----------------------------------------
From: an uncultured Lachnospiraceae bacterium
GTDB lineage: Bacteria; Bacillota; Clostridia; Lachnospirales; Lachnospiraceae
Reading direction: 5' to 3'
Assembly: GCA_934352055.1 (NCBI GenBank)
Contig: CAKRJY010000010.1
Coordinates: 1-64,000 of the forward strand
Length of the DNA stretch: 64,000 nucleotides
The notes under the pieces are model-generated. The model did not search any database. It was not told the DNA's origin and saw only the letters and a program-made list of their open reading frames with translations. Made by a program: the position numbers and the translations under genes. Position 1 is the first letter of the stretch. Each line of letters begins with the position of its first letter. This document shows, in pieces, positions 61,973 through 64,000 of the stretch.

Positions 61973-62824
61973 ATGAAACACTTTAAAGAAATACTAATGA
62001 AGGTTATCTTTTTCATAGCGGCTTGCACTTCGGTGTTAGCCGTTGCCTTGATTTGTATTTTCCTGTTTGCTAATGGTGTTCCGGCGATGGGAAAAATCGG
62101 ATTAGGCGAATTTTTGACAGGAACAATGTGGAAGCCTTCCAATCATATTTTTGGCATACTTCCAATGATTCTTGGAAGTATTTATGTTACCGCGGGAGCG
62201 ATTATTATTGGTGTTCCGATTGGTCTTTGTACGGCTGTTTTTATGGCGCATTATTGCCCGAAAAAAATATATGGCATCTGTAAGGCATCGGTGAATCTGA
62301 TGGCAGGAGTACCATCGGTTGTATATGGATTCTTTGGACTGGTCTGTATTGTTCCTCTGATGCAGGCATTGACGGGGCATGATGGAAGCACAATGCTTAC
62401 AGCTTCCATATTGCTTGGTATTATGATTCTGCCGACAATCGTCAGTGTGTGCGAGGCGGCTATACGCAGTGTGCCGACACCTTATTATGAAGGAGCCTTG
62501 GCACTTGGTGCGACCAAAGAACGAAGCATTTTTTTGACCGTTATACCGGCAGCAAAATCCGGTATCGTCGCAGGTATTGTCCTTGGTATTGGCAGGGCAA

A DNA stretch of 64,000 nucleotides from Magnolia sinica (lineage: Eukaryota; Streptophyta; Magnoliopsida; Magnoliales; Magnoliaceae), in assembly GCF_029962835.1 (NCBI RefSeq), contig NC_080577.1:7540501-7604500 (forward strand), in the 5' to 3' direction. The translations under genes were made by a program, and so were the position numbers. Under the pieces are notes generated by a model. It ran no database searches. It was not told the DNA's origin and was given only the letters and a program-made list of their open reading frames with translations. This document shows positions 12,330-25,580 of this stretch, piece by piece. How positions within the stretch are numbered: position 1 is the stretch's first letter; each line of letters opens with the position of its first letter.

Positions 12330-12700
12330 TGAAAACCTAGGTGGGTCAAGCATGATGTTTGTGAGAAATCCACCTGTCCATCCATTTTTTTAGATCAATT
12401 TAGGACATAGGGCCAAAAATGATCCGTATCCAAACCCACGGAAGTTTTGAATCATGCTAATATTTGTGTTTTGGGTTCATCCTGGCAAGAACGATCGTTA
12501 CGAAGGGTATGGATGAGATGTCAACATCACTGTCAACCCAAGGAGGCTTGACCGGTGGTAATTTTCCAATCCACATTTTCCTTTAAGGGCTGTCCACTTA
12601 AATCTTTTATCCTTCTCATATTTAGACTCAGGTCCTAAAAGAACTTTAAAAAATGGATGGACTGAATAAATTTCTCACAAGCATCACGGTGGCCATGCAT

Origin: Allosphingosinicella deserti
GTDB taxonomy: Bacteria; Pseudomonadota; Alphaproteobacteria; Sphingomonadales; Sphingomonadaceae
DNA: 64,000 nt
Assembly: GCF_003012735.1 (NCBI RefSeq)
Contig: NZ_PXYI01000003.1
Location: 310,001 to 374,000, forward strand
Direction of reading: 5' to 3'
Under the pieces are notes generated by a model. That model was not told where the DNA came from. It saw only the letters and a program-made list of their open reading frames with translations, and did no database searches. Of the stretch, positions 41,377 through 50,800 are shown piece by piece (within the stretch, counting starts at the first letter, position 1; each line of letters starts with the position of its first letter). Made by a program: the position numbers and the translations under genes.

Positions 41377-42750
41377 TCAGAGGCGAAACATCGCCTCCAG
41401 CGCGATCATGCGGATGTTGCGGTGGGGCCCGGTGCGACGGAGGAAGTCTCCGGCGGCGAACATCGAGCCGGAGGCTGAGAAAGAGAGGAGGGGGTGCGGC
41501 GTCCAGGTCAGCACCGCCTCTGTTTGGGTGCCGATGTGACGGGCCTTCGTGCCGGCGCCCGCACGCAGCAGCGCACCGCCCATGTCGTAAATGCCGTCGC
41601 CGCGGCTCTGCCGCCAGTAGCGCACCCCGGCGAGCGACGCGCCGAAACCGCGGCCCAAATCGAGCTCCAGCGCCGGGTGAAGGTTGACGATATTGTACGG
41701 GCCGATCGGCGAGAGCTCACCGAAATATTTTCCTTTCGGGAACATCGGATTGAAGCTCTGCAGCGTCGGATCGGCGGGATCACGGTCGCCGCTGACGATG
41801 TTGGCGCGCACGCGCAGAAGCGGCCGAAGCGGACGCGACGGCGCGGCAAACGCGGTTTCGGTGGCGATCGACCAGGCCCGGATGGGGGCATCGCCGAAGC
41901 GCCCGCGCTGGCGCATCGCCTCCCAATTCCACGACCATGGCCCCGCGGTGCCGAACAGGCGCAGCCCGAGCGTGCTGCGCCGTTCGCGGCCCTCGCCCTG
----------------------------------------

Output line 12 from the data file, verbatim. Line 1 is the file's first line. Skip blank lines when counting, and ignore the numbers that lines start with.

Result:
62101 ATTAGGCGAATTTTTGACAGGAACAATGTGGAAGCCTTCCAATCATATTTTTGGCATACTTCCAATGATTCTTGGAAGTATTTATGTTACCGCGGGAGCG